advertisement

Depression and Eating Disorders

A change of perspective can do wonders to change your mindset, and this is why, when my destructive thoughts get to be too much, I go to nature to support my eating disorder recovery.
While it has been proven that anyone—no matter their life circumstances—can suffer from an eating disorder, some people who experience acute trauma could be more vulnerable to this illness than others. So, I think it's important to raise awareness for the prevalence of eating disorders in human trafficking victims.
Exercise can be a great tool to help you through eating disorder recovery,  but my experience has shown me the thin, blurry line between healthy exercise and over-exercise in eating disorder recovery. In recent weeks, the COVID-19 pandemic and my mental health fall-out has revealed just how much of my self-worth has been wrapped up in my workouts. It was a sobering realization and one I vowed to change. 
The term "social distancing" has become part of our culture's mainstream lexicon over the past few months, but for the sake of those in eating disorder (ED) recovery (or any mental health issue, for that matter), can we please not call it social distancing anymore? The idea of creating barriers socially between ourselves and other people can exacerbate the sense of isolation or disconnection that many individuals who battle eating disorders are already too familiar with. In fact, experts within the field of public health agree the phrase is harmful and advocate that it be known as "physical distancing" instead.
No one wants a mental health emergency at any time, but having a mental health emergency during the COVID-19 pandemic showed me how neither I nor the emergency room hospital staff was prepared to deal with a mental health crisis in this unsettling--and downright terrifying--time.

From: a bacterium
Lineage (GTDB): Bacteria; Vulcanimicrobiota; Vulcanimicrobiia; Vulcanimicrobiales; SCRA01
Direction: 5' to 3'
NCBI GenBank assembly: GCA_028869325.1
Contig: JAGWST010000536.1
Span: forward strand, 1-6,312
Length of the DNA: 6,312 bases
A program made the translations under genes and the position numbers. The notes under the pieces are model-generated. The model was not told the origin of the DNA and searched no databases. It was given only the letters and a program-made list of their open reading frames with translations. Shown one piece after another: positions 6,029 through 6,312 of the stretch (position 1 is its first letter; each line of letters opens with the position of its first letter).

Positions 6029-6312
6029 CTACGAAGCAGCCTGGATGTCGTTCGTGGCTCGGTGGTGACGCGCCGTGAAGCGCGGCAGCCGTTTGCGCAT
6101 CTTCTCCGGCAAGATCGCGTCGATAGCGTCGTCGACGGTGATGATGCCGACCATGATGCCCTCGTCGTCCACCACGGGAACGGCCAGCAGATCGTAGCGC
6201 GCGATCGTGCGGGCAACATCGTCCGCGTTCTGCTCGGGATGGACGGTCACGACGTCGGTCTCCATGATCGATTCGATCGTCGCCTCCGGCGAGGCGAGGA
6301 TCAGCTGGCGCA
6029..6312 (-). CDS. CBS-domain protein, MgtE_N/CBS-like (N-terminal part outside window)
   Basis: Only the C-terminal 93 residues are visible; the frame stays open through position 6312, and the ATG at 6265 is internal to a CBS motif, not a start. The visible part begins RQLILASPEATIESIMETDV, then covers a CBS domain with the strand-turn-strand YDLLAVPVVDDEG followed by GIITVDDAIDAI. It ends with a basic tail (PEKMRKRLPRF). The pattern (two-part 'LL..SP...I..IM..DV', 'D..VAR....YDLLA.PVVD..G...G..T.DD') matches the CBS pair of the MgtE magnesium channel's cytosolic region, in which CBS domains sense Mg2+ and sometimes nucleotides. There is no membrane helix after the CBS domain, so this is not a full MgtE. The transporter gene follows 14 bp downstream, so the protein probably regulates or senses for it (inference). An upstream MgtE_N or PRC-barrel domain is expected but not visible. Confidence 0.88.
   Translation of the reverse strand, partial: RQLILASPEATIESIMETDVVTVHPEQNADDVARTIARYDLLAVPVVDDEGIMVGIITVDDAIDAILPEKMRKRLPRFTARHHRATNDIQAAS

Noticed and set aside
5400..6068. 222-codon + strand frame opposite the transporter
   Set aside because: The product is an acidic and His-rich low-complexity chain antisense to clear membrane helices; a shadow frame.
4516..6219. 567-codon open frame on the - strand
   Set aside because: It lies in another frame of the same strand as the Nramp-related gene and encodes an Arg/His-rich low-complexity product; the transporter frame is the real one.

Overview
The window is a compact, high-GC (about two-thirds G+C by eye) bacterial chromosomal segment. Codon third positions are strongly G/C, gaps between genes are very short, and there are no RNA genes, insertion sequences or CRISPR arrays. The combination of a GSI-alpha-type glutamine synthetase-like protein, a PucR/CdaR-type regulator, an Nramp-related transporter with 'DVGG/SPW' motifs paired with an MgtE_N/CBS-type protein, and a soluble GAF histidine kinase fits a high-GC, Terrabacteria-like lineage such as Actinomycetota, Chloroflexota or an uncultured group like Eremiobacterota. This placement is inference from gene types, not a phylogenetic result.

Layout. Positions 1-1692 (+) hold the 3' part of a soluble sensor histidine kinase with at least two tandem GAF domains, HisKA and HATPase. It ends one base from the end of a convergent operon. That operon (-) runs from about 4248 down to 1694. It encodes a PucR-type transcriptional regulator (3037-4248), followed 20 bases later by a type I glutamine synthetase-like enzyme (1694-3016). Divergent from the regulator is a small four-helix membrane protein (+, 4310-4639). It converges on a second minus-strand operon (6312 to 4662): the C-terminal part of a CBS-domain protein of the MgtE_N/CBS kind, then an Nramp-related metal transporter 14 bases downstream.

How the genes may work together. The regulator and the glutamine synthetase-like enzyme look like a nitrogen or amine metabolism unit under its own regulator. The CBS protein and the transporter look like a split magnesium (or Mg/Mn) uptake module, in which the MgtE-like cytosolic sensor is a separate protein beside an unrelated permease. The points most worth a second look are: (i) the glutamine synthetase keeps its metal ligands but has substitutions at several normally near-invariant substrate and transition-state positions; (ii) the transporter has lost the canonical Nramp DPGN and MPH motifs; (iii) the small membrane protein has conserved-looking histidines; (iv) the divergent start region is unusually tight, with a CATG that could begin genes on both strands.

In my experience, people in the early stages of eating disorder recovery often rush their progress. Unfortunately, this rush adds pressure to an already stressful situation, which can cause people to experience more setbacks than necessary.
There is a vicious, rampant correlation between eating disorders and bullying—the epidemic is real, and children of all ages can be vulnerable to the mental and physical ramifications. In the United States alone, 65 percent of those with eating disorders have reported that incidents of bullying caused their behaviors to manifest, and 40 percent of children or adolescents are mocked by their peers for weight-related issues.1 This data, compiled by the National Eating Disorders Association (NEDA), also notes that when bullying occurs, a victimized person will often experience bouts of insecurity, poor self-esteem, body image distortion, and an urge to numb the painful emotions. So in order to protect children from these adverse effects, it's crucial to understand the epidemic scale of eating disorders and bullying.
Eating disorders have been trivialized for decades. However, people struggling with these illnesses have an elevated risk of death by suicide compared to other psychiatric disorders, with bulimia having the highest attempted suicide rates. High comorbidity associated with bulimia – and the dearth of research – makes it difficult to tease apart what contributes to suicide risk. But it’s important for people to know that both bulimia, and the suicidality that accompanies it, can be treated and overcome. (Note: This post contains a trigger warning.)
While anorexia, bulimia, and other related illnesses can affect the members of any population, evidence shows eating disorders have a disproportionate impact on youth in the lesbian, gay, bisexual, transgender, queer (LGBTQ) community. As of 2018, more than 50 percent of U.S. residents between the ages of 13 and 24, who self-identify as LGBTQ, have suffered from an eating disorder at some point in their lives. This research is based on a nationwide survey of 1,034 people within this demographic, and it stands to reason, this steep percentage is a result of the unique obstacles or traumas that LGBTQ individuals often experience. So let's discuss how eating disorders can impact youth in the LGBTQ community—and how to support those who face this painful reality.
Eating disorder deaths can be compared to a slow suicide. It often goes without saying, there are severe physical and psychological effects associated with an eating disorder—but are you aware that every 62 minutes, a person dies from the complications of an eating disorder? This makes an eating disorder the deadliest of any mental illness on record. The reason that an eating disorder is so harmful and potentially fatal is that it impacts both the sufferer's mind and body. If untreated, this destructive combination can turn an eating disorder into a tortuous and slow suicide attempt.